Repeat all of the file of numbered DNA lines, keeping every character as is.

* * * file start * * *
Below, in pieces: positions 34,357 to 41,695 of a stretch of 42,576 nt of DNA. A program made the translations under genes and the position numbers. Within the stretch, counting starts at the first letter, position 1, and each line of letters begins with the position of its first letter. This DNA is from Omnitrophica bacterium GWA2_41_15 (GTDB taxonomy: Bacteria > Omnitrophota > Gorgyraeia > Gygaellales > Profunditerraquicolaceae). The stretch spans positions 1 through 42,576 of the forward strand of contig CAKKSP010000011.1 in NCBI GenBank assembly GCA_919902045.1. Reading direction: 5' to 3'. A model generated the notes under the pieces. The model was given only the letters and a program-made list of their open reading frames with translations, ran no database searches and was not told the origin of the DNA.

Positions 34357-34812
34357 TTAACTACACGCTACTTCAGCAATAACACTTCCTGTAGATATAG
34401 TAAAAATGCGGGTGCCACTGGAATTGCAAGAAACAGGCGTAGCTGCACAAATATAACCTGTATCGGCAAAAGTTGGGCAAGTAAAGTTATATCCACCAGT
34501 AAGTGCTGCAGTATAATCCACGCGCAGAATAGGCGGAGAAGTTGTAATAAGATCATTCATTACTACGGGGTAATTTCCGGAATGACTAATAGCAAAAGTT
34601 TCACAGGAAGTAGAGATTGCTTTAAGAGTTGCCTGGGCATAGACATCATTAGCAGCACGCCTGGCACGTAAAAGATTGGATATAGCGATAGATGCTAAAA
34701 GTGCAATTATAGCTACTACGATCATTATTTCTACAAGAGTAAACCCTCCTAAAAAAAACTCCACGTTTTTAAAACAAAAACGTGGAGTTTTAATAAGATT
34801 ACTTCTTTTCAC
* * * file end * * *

Below, in pieces: positions 34,357 to 41,695 of a stretch of 42,576 nt of DNA. A program made the translations under genes and the position numbers. Within the stretch, counting starts at the first letter, position 1, and each line of letters begins with the position of its first letter. This DNA is from Omnitrophica bacterium GWA2_41_15 (GTDB taxonomy: Bacteria > Omnitrophota > Gorgyraeia > Gygaellales > Profunditerraquicolaceae). The stretch spans positions 1 through 42,576 of the forward strand of contig CAKKSP010000011.1 in NCBI GenBank assembly GCA_919902045.1. Reading direction: 5' to 3'. A model generated the notes under the pieces. The model was given only the letters and a program-made list of their open reading frames with translations, ran no database searches and was not told the origin of the DNA.

Positions 34357-34812
34357 TTAACTACACGCTACTTCAGCAATAACACTTCCTGTAGATATAG
34401 TAAAAATGCGGGTGCCACTGGAATTGCAAGAAACAGGCGTAGCTGCACAAATATAACCTGTATCGGCAAAAGTTGGGCAAGTAAAGTTATATCCACCAGT
34501 AAGTGCTGCAGTATAATCCACGCGCAGAATAGGCGGAGAAGTTGTAATAAGATCATTCATTACTACGGGGTAATTTCCGGAATGACTAATAGCAAAAGTT
34601 TCACAGGAAGTAGAGATTGCTTTAAGAGTTGCCTGGGCATAGACATCATTAGCAGCACGCCTGGCACGTAAAAGATTGGATATAGCGATAGATGCTAAAA
34701 GTGCAATTATAGCTACTACGATCATTATTTCTACAAGAGTAAACCCTCCTAAAAAAAACTCCACGTTTTTAAAACAAAAACGTGGAGTTTTAATAAGATT
34801 ACTTCTTTTCAC